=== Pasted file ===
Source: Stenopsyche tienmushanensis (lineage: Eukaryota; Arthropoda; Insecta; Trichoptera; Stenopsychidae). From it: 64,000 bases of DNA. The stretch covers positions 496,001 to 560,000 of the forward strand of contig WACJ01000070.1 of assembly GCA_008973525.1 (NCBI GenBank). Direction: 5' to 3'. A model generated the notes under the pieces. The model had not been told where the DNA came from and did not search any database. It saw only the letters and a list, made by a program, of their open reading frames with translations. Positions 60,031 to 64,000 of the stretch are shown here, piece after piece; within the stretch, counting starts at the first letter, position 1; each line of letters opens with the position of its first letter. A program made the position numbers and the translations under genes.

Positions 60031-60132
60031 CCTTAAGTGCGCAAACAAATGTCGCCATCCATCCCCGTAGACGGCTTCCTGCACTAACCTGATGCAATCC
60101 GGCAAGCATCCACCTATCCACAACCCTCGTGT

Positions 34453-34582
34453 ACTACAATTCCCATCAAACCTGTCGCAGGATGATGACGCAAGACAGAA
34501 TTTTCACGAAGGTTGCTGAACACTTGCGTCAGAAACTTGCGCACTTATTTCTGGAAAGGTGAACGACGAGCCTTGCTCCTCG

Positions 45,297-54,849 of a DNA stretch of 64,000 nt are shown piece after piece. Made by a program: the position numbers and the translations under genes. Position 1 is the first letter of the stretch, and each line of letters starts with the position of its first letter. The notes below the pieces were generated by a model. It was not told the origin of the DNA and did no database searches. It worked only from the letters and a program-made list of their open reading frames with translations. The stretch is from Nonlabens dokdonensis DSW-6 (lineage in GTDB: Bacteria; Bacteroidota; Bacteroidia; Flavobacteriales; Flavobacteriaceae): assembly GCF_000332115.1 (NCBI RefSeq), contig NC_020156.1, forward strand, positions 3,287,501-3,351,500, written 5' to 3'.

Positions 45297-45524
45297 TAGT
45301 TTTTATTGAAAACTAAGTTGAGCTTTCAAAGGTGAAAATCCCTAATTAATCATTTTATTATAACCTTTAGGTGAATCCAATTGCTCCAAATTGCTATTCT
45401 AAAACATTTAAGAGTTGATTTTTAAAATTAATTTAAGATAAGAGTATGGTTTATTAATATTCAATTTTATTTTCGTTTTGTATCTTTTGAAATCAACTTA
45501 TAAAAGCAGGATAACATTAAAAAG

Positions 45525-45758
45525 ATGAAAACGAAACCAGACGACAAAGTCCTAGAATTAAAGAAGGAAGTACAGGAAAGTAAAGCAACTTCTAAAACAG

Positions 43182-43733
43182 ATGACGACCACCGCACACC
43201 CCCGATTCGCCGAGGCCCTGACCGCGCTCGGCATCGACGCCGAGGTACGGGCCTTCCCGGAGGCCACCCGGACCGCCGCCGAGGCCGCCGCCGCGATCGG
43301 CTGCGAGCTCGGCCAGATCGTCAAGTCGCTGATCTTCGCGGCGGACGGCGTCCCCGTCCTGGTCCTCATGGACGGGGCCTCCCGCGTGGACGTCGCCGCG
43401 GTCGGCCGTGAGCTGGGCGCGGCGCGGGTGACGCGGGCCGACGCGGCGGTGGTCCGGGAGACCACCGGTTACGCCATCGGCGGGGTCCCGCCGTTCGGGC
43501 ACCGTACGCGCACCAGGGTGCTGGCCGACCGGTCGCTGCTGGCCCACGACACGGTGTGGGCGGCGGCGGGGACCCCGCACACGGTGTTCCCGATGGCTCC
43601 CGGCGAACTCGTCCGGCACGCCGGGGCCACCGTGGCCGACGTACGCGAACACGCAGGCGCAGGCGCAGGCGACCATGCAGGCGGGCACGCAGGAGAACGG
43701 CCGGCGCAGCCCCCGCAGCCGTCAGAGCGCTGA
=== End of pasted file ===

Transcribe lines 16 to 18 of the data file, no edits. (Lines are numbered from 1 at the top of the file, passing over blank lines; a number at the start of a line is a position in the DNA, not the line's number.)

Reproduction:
Positions 43182-43733
43182 ATGACGACCACCGCACACC
43201 CCCGATTCGCCGAGGCCCTGACCGCGCTCGGCATCGACGCCGAGGTACGGGCCTTCCCGGAGGCCACCCGGACCGCCGCCGAGGCCGCCGCCGCGATCGG